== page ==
In comparison, an ETF trades on a stock exchange; when you dispose of your ETF shares, you are selling them to other buyers, not back to a mutual fund company. As a result, a sale of the ETF shares does not have the potential to trigger a sale of the underlying shares in the companies that make up the index being tracked. In this manner, the potential for unwanted capital gains arriving on your tax return is minimized. This is not to say that ETFs never make distributions. When the composition of the index they track changes (as recently happened with the S&P 500), the ETF trust has to sell and buy shares, and this can trigger capital gains distributions. ETFs also receive dividends on some of the shares they own, which they may also distribute.

Supporters of index mutual funds often respond to these arguments with ones of their own:

(A) Operating expenses are only part of the story. When you buy an ETF, you also pay a brokerage commission, which you usually avoid when you buy an index mutual fund (which rarely carry front end sales loads).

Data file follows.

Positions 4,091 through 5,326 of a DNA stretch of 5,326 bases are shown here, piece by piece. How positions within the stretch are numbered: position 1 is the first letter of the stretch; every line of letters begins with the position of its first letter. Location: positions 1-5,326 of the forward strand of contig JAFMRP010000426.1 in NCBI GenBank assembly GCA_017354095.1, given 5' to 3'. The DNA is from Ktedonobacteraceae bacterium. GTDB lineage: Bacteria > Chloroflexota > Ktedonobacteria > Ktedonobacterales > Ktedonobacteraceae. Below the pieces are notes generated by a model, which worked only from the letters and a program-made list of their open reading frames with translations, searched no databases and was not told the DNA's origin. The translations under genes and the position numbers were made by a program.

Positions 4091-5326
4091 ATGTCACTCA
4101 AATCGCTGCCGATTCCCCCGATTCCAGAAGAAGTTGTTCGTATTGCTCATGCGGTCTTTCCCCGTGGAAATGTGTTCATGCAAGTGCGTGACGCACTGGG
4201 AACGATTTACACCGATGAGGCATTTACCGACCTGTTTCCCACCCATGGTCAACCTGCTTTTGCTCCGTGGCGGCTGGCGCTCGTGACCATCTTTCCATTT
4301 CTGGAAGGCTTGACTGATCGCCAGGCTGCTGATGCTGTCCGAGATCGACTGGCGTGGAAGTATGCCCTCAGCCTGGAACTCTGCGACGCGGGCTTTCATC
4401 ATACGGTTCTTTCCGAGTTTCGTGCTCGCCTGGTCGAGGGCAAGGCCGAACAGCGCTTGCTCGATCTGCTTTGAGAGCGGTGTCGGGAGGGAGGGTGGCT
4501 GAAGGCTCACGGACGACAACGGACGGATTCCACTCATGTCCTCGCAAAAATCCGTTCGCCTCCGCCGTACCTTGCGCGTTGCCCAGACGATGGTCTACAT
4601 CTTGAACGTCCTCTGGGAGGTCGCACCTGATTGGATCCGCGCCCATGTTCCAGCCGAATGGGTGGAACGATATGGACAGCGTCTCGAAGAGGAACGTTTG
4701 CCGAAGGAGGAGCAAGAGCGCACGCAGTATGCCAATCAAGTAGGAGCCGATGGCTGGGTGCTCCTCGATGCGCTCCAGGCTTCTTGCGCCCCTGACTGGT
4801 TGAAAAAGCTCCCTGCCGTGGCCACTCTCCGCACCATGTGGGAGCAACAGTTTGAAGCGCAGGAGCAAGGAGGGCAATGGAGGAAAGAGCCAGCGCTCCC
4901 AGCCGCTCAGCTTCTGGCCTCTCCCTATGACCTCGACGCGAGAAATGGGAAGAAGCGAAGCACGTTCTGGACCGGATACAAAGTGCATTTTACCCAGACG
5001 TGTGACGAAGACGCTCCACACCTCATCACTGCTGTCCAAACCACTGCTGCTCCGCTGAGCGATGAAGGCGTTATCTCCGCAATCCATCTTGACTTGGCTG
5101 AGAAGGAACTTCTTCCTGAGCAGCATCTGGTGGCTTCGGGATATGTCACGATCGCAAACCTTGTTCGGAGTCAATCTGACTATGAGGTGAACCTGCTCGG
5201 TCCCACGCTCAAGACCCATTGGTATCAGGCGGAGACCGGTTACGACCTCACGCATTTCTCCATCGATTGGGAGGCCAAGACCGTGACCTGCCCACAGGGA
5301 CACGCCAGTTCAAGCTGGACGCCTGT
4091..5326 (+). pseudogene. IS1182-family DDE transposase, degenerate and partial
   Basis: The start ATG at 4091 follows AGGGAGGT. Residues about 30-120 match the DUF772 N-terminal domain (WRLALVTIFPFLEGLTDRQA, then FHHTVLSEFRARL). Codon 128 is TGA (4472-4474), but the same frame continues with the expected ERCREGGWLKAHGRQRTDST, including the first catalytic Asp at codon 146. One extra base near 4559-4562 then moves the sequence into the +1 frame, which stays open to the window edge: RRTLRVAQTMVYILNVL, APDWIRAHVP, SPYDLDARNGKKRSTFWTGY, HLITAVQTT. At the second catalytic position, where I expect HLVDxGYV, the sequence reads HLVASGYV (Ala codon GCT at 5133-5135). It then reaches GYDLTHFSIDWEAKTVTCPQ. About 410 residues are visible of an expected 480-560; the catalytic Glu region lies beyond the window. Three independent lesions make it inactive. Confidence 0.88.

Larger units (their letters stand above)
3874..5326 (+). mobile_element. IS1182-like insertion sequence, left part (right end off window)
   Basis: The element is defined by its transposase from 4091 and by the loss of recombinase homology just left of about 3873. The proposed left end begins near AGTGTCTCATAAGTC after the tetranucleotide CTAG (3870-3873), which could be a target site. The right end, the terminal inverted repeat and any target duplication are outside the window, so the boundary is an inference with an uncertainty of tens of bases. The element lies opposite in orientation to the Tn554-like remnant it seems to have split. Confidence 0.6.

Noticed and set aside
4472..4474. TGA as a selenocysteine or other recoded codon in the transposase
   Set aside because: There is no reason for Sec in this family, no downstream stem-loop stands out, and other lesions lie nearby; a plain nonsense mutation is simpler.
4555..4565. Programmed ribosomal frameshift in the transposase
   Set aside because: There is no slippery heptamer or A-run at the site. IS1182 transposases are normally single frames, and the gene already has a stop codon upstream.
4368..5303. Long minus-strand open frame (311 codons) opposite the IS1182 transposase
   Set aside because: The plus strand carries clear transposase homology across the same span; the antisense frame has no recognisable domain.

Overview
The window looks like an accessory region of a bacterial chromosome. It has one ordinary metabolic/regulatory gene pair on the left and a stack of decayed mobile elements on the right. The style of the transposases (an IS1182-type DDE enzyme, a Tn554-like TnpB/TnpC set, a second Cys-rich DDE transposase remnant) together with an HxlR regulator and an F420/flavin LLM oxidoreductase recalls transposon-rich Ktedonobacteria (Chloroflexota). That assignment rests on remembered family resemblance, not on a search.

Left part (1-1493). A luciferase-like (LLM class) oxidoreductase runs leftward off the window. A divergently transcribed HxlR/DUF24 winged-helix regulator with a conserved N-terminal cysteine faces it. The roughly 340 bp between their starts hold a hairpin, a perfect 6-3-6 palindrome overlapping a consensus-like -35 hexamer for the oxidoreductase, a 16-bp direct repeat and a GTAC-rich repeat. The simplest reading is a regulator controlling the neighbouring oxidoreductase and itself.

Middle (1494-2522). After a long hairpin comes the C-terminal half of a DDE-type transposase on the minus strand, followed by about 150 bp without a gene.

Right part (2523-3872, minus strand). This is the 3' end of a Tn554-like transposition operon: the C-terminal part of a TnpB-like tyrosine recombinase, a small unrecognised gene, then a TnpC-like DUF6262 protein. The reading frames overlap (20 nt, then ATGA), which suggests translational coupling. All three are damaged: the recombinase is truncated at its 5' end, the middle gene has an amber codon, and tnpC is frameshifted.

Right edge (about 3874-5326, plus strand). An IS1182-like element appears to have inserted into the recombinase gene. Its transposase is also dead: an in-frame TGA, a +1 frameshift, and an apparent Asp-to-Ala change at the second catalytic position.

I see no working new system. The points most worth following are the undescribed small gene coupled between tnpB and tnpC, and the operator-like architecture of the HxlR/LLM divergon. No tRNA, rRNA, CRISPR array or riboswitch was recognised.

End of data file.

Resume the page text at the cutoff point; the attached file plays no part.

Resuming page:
(B) For people who dollar cost average -- investing an amount of money each month into the index fund or funds they own, the ability to avoid trading commissions makes mutual funds a much better deal over time (that is, the avoided sales commissions on ETF purchases more than offset the slightly higher operating expenses charged by the index mutual fund).

(C) If you are a long term, buy and hold investor (as many index fund investors tend to be), the ability to trade ETFs throughout the day, and to employ a wide range of trading strategies really isn't very useful.

(D) Mutual fund companies provide a range of services (e.g., a knowledgeable person on the other end of an 800 number to answer your questions) that many discount brokerages do not (this assumes that, in order to minimize sales commissions, people buy ETFs through discount rather than full service stockbrokers).

(E) In practice, many ETFs have had larger tracking errors versus the index than comparable mutual funds. And in the event of a sharp drop in market prices that causes many investors to sell an ETF, these tracking errors may significantly widen.

As you can see, there are good arguments on both sides of this issue. On balance we are agnostic -- we have concluded that the right index vehicle to use really depends on an investor's individual circumstances, and not on one or two arguments that apply equally to everyone.

Consider the case of an investor who is considering a single investment in either an ETF or a mutual fund that tracks the same index. Which one makes the most economic sense?